17 January 2019

Increased awareness about periods is the best way for industry to improve its working practices. 

Unite the union has conducted a survey of 2,000 women working across the construction industry about their experiences with period dignity.   65% of those who responded said their employer had failed to make adjustments to accommodate their needs as female workers.    A lack of sanitary bins and clean toilets were highlighted as major concerns.   Unite are calling for four policies which they believe can make a significant improvement to the lives of female construction workers:   1. Designated female toilets, always accessible, regularly cleaned and lockable  2. Handwashing facilities with running water and soap provided  3. Sanitary bins provided which are clean and regularly emptied  4. Sanitary products provided in a dispenser in a discreet location and ideally free. The National Federation of Builders (NFB), the trade association for SME constructors and house builders, welcomes the campaign’s effort to increase awareness about period...
17 January 2019

BANT (British Association for Nutrition and Lifestyle Medicine) was interested to read ‘Food in the Anthropocene: the EAT-Lancet Commission on healthy diets from sustainable food systems. 

Whilst the organisation fully supports considerations that contribute to the urgent environmental debate, it feels obliged to sound a note of caution on some of the specific nutrient recommendations made.   BANT has reiterated many times in the past that its practitioners do not suggest ‘one-size-fits-all’ advice but take into account individuality that enables personalisation of dietary advice based on the most up-to-date research available.  BANT practitioners are made up of omnivores, flexitarians, vegetarians and vegans amongst others, and they support clients who also have a range of dietary preferences that are equally diverse. The key is to respect our client’s health, whilst encouraging sustainable and respectful eating to save our planet. BANT supports the report’s recommendations that half a person’s plate should be comprised of vegetables, a quarter whole grains and a quarter protein, this indeed, is what the organisation has been promoting since the launch of...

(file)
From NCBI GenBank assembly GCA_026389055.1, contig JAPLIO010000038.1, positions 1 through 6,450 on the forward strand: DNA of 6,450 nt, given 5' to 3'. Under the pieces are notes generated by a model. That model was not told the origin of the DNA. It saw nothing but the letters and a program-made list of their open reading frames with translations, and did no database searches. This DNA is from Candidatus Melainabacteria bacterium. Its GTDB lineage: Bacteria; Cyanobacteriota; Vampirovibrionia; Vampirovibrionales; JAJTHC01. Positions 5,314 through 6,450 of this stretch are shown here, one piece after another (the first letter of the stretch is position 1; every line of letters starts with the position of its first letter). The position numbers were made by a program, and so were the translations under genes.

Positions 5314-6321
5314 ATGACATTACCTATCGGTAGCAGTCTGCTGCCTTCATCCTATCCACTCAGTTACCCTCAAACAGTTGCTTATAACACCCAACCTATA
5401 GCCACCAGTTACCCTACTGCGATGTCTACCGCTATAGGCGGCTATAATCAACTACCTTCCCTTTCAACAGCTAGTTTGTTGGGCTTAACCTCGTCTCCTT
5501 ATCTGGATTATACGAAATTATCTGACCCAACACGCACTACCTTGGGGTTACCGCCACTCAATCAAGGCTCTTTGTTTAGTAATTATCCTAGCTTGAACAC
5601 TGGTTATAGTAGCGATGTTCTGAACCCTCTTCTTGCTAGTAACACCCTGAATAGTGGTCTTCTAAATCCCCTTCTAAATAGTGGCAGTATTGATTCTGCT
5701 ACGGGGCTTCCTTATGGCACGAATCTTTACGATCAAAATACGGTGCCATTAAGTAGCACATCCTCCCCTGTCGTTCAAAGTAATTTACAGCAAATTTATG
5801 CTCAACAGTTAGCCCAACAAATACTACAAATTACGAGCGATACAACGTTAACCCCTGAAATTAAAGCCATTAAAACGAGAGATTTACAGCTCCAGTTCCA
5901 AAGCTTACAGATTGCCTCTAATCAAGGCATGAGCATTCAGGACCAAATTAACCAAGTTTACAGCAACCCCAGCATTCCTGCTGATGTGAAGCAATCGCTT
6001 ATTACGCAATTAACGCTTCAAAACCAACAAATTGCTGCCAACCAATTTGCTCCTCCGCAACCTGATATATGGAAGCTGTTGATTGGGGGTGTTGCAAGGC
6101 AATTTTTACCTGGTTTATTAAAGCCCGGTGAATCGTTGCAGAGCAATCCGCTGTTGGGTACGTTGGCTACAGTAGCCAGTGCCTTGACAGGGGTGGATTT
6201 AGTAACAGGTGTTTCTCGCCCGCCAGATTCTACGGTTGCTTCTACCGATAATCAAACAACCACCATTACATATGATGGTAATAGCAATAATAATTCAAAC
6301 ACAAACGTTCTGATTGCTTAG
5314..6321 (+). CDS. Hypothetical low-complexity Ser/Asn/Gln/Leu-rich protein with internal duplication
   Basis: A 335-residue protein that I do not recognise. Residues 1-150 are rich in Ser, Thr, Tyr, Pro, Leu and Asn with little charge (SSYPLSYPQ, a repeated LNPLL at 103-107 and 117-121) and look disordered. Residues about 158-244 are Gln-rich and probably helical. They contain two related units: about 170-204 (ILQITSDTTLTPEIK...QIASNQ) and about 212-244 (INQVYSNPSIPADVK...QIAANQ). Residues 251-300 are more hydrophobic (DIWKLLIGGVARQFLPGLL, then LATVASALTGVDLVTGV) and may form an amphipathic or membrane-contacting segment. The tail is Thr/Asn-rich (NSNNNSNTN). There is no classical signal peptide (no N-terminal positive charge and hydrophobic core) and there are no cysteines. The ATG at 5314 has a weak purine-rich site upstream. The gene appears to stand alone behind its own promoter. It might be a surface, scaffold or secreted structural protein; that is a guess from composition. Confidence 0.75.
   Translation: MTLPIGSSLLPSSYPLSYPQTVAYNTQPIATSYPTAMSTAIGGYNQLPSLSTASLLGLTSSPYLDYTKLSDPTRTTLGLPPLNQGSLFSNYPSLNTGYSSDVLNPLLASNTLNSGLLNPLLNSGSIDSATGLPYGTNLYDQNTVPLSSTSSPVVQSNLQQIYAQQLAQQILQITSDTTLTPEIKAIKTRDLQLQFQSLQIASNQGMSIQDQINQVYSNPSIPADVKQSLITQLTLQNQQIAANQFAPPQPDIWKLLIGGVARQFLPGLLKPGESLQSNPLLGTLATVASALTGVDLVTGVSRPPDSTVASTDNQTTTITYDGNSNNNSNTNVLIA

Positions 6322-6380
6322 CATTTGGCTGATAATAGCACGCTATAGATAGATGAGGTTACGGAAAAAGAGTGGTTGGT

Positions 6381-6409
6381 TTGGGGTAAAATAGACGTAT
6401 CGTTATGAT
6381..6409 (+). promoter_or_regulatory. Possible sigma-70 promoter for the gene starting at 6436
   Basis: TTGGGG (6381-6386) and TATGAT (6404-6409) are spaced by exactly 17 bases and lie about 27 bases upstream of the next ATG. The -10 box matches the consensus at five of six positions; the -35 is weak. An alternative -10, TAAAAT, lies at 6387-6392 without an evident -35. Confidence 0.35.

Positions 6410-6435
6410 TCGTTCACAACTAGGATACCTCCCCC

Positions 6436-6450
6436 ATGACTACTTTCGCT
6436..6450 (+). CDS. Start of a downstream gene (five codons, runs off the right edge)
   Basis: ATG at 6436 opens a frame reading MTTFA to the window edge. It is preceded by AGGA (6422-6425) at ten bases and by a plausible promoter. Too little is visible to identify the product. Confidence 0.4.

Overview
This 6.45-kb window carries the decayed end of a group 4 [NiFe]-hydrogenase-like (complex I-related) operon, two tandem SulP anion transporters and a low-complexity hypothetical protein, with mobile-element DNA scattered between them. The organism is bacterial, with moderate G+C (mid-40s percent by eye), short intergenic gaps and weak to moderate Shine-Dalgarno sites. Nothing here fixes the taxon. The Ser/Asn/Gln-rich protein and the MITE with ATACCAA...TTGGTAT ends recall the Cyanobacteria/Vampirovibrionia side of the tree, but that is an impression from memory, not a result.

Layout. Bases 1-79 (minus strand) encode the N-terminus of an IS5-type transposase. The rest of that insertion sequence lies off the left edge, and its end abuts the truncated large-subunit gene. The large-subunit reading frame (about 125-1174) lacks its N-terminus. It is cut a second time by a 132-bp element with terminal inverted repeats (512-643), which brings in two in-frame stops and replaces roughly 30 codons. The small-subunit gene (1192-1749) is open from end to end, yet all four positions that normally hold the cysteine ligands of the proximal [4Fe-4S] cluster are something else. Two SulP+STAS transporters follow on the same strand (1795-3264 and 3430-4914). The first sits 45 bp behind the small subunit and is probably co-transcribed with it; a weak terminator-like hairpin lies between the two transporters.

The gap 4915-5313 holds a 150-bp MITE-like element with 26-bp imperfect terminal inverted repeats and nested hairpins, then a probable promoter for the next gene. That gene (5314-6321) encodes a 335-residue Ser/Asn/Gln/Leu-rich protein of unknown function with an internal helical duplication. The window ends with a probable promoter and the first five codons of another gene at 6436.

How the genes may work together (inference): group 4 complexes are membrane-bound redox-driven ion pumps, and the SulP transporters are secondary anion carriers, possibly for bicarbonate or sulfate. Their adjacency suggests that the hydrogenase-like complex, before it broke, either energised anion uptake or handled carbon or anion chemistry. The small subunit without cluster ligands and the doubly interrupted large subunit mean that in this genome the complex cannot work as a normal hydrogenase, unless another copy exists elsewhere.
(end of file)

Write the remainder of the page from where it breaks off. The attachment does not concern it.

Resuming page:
17 January 2019
The risks of the Brexit ticking clock eroding a vital scrutiny mechanism appear all too real, reports Emilio Casalicchio

Support for overturning the Brexit vote has hit its highest level since the 2016 referendum, according a new poll.